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TitreSubmerged late Quaternary terrestrial deposits and paleoenvironment of northern Hecate Strait, British Columbia continental shelf, Canada
AuteurBarrie, J V; Conway, K W; Mathewes, R W; Josenhans, H W; Johns, M J
SourceQuaternary International vol. 20, 1994 p. 123-129,
Séries alt.Commission géologique du Canada, Contributions aux publications extérieures 36793
ÉditeurElsevier BV
Documentpublication en série
Mediapapier; en ligne; numérique
ProvinceRégion extracotière de l'ouest
SNRC103G/14; 103G/13; 103J/03; 103J/04; 103J/05; 103J/06; 103J/11; 103J/12
Lat/Long OENS-132.0000 -131.0000 54.7500 53.7500
Sujetspaléoenvironnement; sediments; paléoécologie; plate-forme continentale; Holocène; faciès; Pléistocène; Déglaciation Wisconsinienne; géologie des dépôts meubles/géomorphologie; stratigraphie; Quaternaire
Illustrationstables; cross-sections
Résumé(disponible en anglais seulement)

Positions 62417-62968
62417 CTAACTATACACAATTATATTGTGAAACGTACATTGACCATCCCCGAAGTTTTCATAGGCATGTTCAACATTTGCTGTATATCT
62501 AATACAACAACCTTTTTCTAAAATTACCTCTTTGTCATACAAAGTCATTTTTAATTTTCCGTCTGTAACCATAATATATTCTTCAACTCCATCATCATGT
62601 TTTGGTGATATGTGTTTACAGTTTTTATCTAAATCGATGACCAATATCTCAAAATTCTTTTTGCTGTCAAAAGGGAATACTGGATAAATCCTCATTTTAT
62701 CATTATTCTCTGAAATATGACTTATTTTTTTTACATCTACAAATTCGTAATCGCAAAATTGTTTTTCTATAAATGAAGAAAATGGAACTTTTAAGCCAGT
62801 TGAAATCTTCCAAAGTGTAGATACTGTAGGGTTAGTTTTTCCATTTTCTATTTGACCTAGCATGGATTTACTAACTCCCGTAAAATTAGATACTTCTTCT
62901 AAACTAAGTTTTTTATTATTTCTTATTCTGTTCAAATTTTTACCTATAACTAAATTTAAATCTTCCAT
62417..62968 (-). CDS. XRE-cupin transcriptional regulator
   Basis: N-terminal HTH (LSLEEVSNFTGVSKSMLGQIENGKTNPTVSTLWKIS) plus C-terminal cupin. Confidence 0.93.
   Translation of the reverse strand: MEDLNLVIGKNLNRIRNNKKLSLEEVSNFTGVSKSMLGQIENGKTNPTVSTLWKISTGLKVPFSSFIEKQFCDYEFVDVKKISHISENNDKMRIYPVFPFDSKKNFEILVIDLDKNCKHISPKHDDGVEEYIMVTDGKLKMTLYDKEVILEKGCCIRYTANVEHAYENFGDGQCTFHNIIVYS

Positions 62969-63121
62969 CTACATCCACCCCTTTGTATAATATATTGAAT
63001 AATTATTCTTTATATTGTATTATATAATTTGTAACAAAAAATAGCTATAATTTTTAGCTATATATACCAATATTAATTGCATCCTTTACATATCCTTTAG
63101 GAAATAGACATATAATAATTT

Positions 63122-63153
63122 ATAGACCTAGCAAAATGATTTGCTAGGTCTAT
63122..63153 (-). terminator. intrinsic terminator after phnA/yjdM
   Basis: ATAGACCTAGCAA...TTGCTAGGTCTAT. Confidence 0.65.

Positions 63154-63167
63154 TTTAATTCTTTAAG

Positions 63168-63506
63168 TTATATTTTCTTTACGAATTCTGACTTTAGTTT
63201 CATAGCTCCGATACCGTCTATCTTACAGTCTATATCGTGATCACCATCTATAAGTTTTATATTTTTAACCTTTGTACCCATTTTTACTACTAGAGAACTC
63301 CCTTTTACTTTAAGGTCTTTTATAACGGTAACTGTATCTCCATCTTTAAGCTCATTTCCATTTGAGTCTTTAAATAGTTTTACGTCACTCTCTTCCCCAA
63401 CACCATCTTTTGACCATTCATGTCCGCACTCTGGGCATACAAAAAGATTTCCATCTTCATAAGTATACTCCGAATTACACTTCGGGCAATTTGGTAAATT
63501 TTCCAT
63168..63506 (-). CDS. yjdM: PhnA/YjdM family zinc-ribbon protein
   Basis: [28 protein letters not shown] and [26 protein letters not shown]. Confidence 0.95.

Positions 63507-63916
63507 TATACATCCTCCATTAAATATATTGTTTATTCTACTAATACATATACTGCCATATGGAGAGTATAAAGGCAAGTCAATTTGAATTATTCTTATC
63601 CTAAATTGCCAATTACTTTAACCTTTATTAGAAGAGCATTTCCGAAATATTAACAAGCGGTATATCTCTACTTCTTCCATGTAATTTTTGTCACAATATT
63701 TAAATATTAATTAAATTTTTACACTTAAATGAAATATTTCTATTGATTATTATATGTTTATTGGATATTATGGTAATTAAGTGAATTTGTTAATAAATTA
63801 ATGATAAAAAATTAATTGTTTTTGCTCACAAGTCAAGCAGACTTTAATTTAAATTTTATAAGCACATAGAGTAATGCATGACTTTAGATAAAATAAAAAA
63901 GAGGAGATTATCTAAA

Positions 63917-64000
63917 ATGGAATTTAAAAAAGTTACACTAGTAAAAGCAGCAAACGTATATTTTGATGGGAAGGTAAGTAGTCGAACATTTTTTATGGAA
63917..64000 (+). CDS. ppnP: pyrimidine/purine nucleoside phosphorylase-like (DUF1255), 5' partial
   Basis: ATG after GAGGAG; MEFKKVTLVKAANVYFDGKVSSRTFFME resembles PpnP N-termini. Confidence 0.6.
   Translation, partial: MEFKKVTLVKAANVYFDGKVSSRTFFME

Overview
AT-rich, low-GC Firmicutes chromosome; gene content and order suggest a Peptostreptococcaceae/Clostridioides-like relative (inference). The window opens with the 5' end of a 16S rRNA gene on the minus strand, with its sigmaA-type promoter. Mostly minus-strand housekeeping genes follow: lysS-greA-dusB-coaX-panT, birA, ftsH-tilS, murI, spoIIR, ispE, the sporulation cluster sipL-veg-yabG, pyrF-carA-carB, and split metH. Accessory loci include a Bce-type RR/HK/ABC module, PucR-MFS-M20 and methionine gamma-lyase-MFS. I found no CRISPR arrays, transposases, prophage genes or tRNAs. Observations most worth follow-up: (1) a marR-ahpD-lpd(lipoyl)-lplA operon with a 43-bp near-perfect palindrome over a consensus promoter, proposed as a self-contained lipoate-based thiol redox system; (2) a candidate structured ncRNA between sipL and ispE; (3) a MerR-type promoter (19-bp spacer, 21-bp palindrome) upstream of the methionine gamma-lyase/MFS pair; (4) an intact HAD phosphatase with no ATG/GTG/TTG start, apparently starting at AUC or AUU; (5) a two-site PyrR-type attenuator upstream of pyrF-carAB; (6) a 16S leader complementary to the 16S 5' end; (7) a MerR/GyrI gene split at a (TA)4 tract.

Stratigraphic and paleoenvironmental analyses of sediments recovered from cores on the western Canadian continental shelf indicate that areas of the north-central shelf were subaerial and supported terrestrial vegetation during the regional Late Wisconsinan deglaciation. Paleoecological analyses of now submerged shelf sediments reveal a Late Quaternary treeless environment locally covered by wet sedge tundra. Samples from a coeval onshore section on eastern Graham Island indicate that a dwarf shrub tundra with mosses and willows also occupied lowland areas on the Queen Charlotte Islands between 13 and 14 ka. Ice-free subaerial conditions persisted for a period of at least 3200 years on some parts of the emergent shelf, between 13.2 and 10 ka. During the same time period clay-rich glaciomarine sediment with ice-rafted debris was accumulating in the troughs of the shelf. Low relative sea levels during deglaciation on the continental shelf adjacent to the eastern Queen Charlotte Islands suggest that Late Wisconsinan ice was thin and limited in extent in this area. The presence of a habitable lowland environment during this time interval strengthens the view that a coastal migration of humans from Beringia was possible along portions of the exposed continental shelf.